ERM Case Study: Reengineering The Corporate Pension
Increasingly, capital structure optimization involves issues beyond simple choices in ratings and leverage. Corporate finance’s elusive optimal capital structure puzzle has grown into an exercise in asset-liability management (ALM), with cash, investments, corporate pensions, and other (e.g., medical, environmental, litigation) assets and liabilities complicating the picture.
According to the Compustat database, corporate pension assets of New York Stock Exchange (NYSE) and National Association of Securities Dealers Automated Quotation (NASDAQ) listed firms reached $1.8 trillion (7 percent of economic value or EV) in 2005, up from just $900 billion in 1995. Moreover, cash and marketable securities have grown from $1.2 trillion to $12 trillion (12 percent to 44 percent of EV) over the same period. And though corporate pension underfunding is now largely on the mend, that the net position swung from a $250 billion surplus to a $500 billion deficit from 1999 to 2002 illustrates that optimal capital structure solutions are no longer just about how much debt or what kinds of debt.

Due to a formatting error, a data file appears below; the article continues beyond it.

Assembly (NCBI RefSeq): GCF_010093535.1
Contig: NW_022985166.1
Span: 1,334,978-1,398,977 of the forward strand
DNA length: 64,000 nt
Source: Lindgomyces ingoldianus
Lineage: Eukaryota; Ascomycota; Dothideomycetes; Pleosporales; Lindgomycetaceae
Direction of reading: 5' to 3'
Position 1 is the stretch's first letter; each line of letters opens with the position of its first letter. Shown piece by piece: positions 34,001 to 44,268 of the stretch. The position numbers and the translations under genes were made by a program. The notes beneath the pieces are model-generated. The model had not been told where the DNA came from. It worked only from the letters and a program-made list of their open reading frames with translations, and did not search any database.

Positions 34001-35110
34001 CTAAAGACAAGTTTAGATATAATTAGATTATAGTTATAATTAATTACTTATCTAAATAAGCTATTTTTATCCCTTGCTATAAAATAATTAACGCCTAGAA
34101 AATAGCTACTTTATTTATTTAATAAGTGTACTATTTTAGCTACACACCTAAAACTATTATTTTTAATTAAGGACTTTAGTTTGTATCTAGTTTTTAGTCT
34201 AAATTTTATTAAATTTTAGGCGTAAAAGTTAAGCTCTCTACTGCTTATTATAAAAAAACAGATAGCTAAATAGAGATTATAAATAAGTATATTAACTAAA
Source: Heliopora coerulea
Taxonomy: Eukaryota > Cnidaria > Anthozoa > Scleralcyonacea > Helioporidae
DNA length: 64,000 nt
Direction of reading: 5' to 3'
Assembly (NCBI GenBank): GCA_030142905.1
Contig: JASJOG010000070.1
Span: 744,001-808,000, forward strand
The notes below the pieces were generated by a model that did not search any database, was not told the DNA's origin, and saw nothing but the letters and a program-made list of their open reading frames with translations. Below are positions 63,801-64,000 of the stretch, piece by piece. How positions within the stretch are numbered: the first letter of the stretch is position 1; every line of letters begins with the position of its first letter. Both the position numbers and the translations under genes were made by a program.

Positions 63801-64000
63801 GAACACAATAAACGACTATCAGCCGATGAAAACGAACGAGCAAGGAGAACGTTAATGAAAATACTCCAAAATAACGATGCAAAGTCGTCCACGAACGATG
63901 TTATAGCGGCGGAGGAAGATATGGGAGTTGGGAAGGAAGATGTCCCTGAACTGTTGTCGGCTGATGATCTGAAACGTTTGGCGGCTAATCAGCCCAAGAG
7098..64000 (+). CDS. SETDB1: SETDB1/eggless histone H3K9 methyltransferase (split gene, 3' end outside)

Optimization must go beyond leverage ratios to prescribe optimal liquidity, pension funding and investment, and more from a holistic, ALM perspective. Despite their prevalence, prescriptive solutions do not readily emerge from efficient frontier analysis or from Value at Risk (VaR) analysis.
For example, the equity market recovery and rising interest ...